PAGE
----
Lessons from mining tragedy remembrance
For workers that reported for duty at the Barnes-Hecker Mine on Nov. 3, 1926, the day wasn’t terribly unlike other days at the deep-shaft facility, located several miles west of Ishpeming. Nor was the ethnic makeup of the crew – principally Scandinavians, with a handful of Englishmen and Canadians – that descended far below the surface to hack and drill raw ore out of a maze of shafts and tunnels in the employ of the Cleveland-Cliffs Iron Co.
All that changed at about 11:20 that Wednesday morning when a rumbling deep underground was followed by a electrical power failure. Histories of the times cite terrible crashing noises punctuated by a roar of rushing water. Fifty-one men trapped far below were gone, as the mine filled with water from a nearby swamp.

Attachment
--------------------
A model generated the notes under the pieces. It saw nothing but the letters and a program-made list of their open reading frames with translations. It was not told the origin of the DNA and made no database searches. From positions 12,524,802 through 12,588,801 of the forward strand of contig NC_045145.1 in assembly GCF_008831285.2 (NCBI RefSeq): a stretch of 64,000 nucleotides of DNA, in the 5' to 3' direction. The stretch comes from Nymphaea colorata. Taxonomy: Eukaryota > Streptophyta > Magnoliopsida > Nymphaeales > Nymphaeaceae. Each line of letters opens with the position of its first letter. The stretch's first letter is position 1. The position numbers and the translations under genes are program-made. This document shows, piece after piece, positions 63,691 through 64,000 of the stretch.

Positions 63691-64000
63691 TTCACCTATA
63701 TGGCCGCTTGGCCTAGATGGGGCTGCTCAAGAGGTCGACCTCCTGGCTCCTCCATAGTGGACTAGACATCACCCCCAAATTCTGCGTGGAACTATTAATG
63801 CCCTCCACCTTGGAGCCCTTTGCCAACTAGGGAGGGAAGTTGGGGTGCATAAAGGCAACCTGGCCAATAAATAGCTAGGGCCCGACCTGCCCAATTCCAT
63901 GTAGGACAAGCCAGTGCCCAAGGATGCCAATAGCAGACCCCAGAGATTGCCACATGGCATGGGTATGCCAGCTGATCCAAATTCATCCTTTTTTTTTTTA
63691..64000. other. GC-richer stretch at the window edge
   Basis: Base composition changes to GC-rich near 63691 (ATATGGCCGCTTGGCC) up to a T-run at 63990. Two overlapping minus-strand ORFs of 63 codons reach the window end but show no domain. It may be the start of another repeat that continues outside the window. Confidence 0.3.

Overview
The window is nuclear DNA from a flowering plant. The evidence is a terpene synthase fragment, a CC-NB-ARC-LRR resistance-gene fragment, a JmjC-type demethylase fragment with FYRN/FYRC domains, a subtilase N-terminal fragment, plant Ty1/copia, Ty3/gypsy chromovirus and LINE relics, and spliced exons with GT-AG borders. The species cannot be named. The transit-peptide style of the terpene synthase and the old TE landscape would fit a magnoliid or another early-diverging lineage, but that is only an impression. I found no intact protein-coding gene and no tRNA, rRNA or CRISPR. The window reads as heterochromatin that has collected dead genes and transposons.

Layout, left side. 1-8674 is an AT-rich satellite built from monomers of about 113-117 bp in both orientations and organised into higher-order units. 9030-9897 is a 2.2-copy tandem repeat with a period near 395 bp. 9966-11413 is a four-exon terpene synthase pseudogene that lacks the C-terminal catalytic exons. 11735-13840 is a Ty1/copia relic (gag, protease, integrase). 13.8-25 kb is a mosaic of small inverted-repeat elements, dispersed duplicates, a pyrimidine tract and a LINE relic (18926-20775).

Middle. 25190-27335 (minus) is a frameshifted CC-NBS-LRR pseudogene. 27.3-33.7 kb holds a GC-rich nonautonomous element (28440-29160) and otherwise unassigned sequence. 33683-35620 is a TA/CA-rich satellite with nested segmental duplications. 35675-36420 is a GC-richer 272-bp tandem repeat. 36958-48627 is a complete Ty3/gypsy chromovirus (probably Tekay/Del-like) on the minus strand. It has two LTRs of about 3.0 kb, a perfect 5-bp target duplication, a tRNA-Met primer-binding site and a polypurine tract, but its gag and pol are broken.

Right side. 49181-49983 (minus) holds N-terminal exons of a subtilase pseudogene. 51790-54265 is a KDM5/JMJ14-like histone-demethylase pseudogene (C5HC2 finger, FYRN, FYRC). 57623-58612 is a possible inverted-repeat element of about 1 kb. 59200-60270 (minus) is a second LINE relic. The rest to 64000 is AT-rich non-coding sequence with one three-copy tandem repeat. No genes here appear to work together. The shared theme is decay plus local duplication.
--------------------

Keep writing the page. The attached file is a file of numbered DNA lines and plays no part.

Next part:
The 90th anniversary of the Barnes-Hecker disaster is a few weeks away. A wide variety of events are planned locally readers should be aware of. On Tuesday, the Barnes-Hecker Remembrance commemoration will present “Miners Died and Widows Cried; Death in the Iron Ore Mines” by Jim Paquette, chairman of the Marquette Regional History Center Board.
On Wednesday, on behalf of the descendants of the Barnes-Hecker tragedy, the Barnes-Hecker Remembrance planning group will be presenting at the Michigan Iron Industry Museum, with proclamations from local, state and congressional offices. Refreshments will be served after the program. Also WNMU-Public TV13 will air a documentary about the Barnes-Hecker disaster on Oct. 31 and Nov. 1. The award-winning documentary “Barnes-Hecker: Memories of a Misfortune” will air at 10 p.m. Oct. 31 and at 2 p.m. Nov. 1.
This tragedy, like tragedies often do, has faded from our collective memory as the people it immediately touched have passed away. Yet, it remains a relevant and compelling component of who and what we are here in Superiorland.
Mining Journal (Marquette)